The practice of stealthily mining cryptocurrency on other people’s devices has beocme pervasive, and overtook ransomware as a tool of choice for extorting money online.
The Check Point Threat Index shows that Coinhive, malware that steals CPU cycles on someone’s device in order to mine cryptocurrencies has become the most prevalent form of malware on the Internet. Add the third most prevalent cryptojacking malware Cryptoloot and this is the No. 1 infection.
Steal someone’s computing power by embedding such code in websites or software, and you can make money. Steal enough, and you can make a lot.
“The problem,” explains Lotem Finkelstein, a threat intelligence analysis team leader at Check Point, “is that [cryptojacking is] simply everywhere—on websites, servers, PCs, and mobile.” Check Point says that it’s affected as many as 55 percent of organizations globally, while security researchers at Wanderaclaiminstances on mobile devices increased by 287 percent between October and November of last year.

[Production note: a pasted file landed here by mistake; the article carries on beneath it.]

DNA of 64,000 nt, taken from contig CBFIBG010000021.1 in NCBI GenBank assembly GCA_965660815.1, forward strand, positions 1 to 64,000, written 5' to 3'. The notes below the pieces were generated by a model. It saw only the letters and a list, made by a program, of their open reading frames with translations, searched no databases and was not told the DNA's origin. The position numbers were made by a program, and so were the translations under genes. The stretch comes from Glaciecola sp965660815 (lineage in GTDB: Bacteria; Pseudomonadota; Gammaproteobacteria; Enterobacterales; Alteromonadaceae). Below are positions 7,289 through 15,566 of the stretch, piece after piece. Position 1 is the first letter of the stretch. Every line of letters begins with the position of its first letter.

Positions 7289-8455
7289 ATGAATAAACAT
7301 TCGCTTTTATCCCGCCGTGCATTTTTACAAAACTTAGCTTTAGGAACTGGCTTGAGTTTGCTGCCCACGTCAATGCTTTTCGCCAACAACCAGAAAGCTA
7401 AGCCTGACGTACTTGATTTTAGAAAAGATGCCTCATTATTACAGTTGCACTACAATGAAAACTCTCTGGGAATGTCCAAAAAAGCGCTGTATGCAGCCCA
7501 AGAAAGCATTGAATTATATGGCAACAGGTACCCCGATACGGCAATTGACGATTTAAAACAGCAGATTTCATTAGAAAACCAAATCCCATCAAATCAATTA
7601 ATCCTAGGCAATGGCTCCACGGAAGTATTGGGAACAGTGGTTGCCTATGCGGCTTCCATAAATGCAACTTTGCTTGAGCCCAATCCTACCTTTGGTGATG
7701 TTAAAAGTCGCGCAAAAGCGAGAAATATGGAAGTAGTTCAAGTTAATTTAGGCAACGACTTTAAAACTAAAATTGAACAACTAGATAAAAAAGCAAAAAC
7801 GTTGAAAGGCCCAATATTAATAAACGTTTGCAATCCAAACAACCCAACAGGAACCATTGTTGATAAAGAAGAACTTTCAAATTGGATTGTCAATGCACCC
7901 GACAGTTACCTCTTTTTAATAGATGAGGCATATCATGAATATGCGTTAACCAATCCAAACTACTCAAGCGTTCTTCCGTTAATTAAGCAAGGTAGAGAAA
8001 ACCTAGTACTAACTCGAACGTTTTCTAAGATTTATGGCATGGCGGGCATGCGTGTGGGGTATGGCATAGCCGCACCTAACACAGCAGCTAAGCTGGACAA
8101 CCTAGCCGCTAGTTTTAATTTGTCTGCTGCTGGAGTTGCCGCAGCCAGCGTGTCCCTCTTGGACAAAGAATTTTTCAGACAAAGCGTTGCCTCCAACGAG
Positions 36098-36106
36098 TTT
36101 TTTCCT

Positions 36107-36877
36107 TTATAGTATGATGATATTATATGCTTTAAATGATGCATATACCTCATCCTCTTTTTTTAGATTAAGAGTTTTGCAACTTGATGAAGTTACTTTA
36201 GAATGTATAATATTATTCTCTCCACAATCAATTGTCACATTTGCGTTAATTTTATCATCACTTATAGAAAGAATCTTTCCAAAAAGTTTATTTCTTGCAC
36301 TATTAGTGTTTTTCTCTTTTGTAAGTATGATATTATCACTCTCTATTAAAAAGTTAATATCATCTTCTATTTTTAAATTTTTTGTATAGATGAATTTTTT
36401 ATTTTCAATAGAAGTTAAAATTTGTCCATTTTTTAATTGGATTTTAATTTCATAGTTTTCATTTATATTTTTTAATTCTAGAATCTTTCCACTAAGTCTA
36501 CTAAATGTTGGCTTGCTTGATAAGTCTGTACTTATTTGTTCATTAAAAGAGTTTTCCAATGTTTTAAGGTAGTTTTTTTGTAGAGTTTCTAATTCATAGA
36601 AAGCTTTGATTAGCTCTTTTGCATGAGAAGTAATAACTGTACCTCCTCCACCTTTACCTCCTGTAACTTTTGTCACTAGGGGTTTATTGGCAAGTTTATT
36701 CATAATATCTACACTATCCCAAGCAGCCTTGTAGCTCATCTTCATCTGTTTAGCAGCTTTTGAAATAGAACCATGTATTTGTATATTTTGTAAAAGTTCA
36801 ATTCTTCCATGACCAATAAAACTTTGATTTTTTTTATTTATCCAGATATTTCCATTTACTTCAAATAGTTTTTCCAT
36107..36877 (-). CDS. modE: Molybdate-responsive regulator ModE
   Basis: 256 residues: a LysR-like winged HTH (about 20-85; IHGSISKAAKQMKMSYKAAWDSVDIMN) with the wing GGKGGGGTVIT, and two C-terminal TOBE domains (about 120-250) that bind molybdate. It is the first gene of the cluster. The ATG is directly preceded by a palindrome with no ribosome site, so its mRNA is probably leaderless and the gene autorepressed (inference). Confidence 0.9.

And guess what the most-used infection vector is? You got it: phishing.